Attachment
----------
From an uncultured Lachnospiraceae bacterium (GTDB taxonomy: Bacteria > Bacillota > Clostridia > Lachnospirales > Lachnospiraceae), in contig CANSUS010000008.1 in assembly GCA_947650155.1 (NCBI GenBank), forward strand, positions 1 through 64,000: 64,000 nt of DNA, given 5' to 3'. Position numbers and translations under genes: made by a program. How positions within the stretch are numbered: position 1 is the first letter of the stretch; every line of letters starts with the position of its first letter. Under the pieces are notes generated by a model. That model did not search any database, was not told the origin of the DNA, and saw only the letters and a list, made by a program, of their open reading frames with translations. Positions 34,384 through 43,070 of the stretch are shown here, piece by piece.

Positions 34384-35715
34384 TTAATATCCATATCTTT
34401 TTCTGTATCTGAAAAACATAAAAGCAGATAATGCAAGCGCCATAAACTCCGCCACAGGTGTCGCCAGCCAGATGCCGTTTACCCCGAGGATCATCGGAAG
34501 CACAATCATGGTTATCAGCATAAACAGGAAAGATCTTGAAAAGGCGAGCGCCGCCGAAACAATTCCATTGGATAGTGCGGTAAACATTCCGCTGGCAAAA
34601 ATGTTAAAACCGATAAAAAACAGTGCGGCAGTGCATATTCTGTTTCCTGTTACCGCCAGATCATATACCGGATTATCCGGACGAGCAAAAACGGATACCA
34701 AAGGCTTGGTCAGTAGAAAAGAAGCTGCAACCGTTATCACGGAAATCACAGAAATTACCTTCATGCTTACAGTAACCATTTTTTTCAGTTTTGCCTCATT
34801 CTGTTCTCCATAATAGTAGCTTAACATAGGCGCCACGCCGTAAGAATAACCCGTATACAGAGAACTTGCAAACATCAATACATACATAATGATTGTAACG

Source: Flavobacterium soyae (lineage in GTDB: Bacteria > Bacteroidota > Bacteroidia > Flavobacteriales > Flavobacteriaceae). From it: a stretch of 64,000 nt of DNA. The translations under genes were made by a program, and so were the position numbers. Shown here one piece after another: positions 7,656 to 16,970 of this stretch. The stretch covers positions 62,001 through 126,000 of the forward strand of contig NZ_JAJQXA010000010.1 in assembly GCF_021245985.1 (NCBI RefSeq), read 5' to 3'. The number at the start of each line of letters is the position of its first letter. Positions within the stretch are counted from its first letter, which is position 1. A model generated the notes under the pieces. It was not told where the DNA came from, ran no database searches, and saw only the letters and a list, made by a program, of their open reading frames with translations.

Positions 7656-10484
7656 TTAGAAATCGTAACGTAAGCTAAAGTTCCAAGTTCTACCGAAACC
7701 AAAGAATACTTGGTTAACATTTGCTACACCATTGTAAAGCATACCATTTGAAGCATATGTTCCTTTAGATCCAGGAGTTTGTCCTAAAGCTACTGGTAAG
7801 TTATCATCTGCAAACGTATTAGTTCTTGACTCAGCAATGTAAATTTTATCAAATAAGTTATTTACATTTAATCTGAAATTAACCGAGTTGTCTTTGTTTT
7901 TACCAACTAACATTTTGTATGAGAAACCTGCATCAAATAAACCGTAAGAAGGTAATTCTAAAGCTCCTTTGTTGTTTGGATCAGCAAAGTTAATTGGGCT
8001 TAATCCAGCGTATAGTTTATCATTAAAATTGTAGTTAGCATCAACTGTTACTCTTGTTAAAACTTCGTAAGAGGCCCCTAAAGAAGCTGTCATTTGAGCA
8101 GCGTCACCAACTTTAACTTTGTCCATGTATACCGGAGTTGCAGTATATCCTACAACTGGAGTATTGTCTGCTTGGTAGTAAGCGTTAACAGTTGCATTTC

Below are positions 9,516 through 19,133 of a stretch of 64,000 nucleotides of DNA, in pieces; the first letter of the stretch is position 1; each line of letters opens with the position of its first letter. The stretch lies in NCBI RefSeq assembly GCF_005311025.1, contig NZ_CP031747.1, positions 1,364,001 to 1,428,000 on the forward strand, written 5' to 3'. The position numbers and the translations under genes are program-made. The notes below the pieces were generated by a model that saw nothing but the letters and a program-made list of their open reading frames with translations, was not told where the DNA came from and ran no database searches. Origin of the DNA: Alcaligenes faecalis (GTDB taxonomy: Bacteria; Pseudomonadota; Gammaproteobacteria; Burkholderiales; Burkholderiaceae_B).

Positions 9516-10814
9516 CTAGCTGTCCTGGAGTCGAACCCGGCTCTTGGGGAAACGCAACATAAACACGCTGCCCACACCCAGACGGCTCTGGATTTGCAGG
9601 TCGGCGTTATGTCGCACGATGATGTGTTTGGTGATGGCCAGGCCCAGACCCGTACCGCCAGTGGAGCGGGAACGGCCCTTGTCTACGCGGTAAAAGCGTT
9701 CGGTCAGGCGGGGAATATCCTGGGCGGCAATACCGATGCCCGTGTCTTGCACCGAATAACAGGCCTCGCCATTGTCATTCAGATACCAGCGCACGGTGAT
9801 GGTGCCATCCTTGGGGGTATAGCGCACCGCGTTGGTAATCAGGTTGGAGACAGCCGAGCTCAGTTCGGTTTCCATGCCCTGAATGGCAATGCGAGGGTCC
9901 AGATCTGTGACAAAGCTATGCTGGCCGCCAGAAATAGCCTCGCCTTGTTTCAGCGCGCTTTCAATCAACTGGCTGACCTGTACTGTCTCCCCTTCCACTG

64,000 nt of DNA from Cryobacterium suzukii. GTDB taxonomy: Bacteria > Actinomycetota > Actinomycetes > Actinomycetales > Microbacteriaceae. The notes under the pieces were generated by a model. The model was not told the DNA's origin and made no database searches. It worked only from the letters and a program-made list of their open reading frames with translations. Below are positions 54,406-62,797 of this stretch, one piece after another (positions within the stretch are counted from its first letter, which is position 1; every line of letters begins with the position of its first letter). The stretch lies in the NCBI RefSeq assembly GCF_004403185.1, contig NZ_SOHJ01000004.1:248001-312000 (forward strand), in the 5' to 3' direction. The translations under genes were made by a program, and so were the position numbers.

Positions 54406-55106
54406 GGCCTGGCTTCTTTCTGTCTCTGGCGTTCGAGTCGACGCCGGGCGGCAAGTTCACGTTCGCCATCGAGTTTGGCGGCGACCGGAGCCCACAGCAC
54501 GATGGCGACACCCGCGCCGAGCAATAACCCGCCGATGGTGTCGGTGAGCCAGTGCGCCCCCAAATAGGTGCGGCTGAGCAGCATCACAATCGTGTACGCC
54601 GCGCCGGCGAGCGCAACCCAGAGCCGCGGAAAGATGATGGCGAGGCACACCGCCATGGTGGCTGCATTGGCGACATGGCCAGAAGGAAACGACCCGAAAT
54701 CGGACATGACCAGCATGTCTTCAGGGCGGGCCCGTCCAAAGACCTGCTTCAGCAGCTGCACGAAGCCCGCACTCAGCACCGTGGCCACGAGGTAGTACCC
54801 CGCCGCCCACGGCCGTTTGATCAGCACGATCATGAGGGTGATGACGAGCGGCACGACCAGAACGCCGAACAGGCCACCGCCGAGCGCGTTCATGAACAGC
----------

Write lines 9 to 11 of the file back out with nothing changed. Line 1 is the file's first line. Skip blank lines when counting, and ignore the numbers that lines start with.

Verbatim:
Source: Flavobacterium soyae (lineage in GTDB: Bacteria > Bacteroidota > Bacteroidia > Flavobacteriales > Flavobacteriaceae). From it: a stretch of 64,000 nt of DNA. The translations under genes were made by a program, and so were the position numbers. Shown here one piece after another: positions 7,656 to 16,970 of this stretch. The stretch covers positions 62,001 through 126,000 of the forward strand of contig NZ_JAJQXA010000010.1 in assembly GCF_021245985.1 (NCBI RefSeq), read 5' to 3'. The number at the start of each line of letters is the position of its first letter. Positions within the stretch are counted from its first letter, which is position 1. A model generated the notes under the pieces. It was not told where the DNA came from, ran no database searches, and saw only the letters and a list, made by a program, of their open reading frames with translations.

Positions 7656-10484
7656 TTAGAAATCGTAACGTAAGCTAAAGTTCCAAGTTCTACCGAAACC